they love learning, they value effort and they
persist in the face of obstacles.
In her book “Self-theories”, Carol Dweck presents
research that explains why some students
(incremental learners) display this growth
mindset and others (entity learners) do not.
She also shows how, in the right environment,
students can learn to become incremental
What promotes motivation for
Four Beliefs and Four Truths
about Ability, Success, Praise
and Confidence
(Carol Dweck – Self-Theories, 1999)
1. The belief that students with high ability
are more likely to display a growth mindset
You might think that students who were highly
skilled would be the ones to relish a challenge and
persevere in the face of setbacks. Instead, many of
these students are the most worried about failure,
and the most likely to question their ability and to
wilt when they hit obstacles
(Leggett, 1985)
2. The belief that success in school directly
fosters a growth mindset
You might also think that when students succeed,
they are emboldened and energized to seek out
more challenging tasks. The truth is that success
in itself does little to boost students’ desire for
challenge or their ability to cope with setbacks. In
fact we can see that it can have quite the opposite
(Diener & Dweck, 1978, 1980)
3. The belief that praise, particularly praising
a student’s intelligence, encourages masteryoriented qualities (growth mindset)
This is a most cherished belief in our society. One
can hardly walk down the street without hearing
parents telling their children how smart they are.
The hope is that such praise will instil confidence
and thereby promote a host of desirable qualities.
Far from promoting the hoped for qualities, this
type of praise can lead students to fear failure,
avoid risks, doubt themselves when they fail and
cope poorly with setbacks.
(Mueller & Dweck, 1998)
4. The belief that students’ confidence in their
intelligence is the key to mastery-oriented
qualities (growth mindset)
In a way, it seems only logical to assume that
students who have confidence in their intelligence
– who clearly believe they are smart – would
have nothing to fear from challenge and would be
somehow inoculated against the ravages of
failure. But many of the most confident
individuals do not want their intelligence too
stringently tested, and their high confidence is all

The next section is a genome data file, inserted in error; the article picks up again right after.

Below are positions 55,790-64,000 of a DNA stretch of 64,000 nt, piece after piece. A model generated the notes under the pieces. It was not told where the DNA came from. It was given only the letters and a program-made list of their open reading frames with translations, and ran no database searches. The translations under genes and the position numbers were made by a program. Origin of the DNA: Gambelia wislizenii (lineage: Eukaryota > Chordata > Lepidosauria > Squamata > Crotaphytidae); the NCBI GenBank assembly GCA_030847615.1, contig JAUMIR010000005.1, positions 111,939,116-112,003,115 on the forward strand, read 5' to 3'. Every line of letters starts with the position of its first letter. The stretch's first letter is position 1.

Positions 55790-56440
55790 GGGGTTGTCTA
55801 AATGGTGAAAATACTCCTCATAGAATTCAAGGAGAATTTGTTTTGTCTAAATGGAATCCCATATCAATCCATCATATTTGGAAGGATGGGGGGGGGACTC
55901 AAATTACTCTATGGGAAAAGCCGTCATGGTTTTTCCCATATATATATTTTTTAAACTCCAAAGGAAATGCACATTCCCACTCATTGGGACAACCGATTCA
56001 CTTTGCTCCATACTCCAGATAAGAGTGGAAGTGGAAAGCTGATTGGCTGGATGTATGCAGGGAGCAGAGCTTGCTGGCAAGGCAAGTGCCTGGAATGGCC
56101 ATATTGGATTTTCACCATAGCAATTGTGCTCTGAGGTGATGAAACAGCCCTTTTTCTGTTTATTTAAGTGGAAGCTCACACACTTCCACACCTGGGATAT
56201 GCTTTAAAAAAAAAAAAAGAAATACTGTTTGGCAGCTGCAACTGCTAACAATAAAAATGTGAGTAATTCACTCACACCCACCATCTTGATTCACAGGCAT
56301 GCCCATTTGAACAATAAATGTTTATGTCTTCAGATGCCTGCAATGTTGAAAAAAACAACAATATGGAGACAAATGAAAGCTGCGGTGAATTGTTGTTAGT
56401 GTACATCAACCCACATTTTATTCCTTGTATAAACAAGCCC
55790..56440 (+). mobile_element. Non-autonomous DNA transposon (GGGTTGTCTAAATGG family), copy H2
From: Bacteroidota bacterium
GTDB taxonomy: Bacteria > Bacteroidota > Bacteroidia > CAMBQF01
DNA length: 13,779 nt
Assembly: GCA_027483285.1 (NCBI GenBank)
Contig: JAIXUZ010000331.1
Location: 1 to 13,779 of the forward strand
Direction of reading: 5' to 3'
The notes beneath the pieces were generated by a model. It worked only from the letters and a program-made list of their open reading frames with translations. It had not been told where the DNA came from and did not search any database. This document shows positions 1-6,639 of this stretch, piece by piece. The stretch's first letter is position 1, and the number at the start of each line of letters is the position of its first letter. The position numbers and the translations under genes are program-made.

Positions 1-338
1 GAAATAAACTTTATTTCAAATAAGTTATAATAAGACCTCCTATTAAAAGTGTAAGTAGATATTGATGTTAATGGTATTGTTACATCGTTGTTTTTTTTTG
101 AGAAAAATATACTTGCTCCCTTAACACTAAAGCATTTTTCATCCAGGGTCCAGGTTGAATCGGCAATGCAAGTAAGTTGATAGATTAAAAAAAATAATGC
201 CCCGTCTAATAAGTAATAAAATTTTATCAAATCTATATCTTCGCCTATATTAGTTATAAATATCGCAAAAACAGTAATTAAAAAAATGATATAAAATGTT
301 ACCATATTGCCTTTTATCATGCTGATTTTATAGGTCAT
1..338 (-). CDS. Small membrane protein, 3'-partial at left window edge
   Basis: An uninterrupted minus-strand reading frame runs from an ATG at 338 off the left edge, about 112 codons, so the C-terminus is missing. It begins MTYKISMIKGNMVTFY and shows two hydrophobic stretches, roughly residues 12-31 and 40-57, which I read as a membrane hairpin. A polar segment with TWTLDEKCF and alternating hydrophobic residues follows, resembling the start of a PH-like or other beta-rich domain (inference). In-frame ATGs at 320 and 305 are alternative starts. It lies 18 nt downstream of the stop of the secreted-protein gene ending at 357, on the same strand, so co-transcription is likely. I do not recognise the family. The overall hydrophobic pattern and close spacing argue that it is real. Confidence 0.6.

too quickly shaken when they are confronted with
(Henderson & Dweck, 1990; Dweck & Lin, 1998)
Carol Dweck interview (part 1)
Fixed & Growth Mindsets and where
they come from
Incremental Learners
(Growth Mindset)
Can focus on the idea that everyone, with effort
and guidance, can increase their intellectual
Less concerned with looking smart than with
learning something new
Even if they have low confidence in their
intelligence, they can throw themselves wholeheartedly into difficult tasks – and stick with
them (resilience)
Entity Learners (Fixed Mindset
also called Helpless Learners)
We encourage vulnerabilities in our students
when we try to boost their self-esteem in the
wrong way
Giving them easy successes and praising their
intelligence does not encourage a hardy, can-do
It fosters an overconcern for looking smart, a
distaste for challenge and a decreased ability to
cope with setbacks
How do we move our pupils from Entity
Learners to Incremental Learners?
Teachers are incremental learners – good role
Essential that we show them we believe their
intelligence is not fixed
We need to make them believe they can improve
We need to ensure they know how to improve
Collaborative classroom environment where
pupils take responsibility for their own learning
Pupils understand the Growth Mindset and how it
can help them
When failure undermines and when
failure motivates: helpless and
mastery-oriented responses (C.Dweck)
Y5 & Y6 students were given a series of
conceptual problems to solve
All children could solve the first eight problems,
with hints or training if needed
They could not solve the next four problems as
these were too difficult for their age
What happened to their thoughts, feelings and
actions when confronted with this failure?
Entity Learners
Quickly began to denigrate their abilities and
blame their intelligence for failures (“I’m no
good at this”)
Moments before they had been successful and
their performance was just as good as Incremental
Following failure, many now thought they could
not solve the problems they had just got right!
They also thought they had got more problems
wrong than right! (in fact they had got twice as
many right)
Their fragile self-belief quickly disappeared
Incremental Learners
Did not blame their intelligence for failure, in fact
most did not even see themselves as failing!
Tended to issue instructions to themselves on how
to improve performance (eg “I should try to slow
down and figure this out”)
Remained confident that they would succeed
Retained the positive mood that they had shown
while solving the easier problems
Retained their self-belief in the face of difficulty
(Dweck – Self-Theories 1999)
Research with College Maths
Students given three different types of praise:
1. Intelligence Praise
2. Control
3. Effort Praise
Number of problems solved on
Trial 1 (before failure) and
Trial 3 (after failure).
Effort Praise
Control Praise
Intelligence Praise
Trial 1
Trial 3
Proportion of students who misrepresented
their scores
Type of Praise Given
How can we promote a positive
view of failure & mistakes in the
A positive view of failure
Hard work means we are learning
We love hard challenges
Best mistake of the day
Celebrate good questions
Value good learning, not right answers
Teachers seek feedback from students
Special Task
As a Star Student you have a special task for this
 Your task today is to give a short summary to the class
at the end of the lesson
 You should mention 3-5 things that you have learned
 You can also include what you found most interesting
and most useful
During the lesson you should make notes to help
you prepare your summary
Things we have learned today:
The thing I found most interesting was:
The thing I found most useful was:
Today’s lesson was: Very challenging/quite challenging/
quite easy/very easy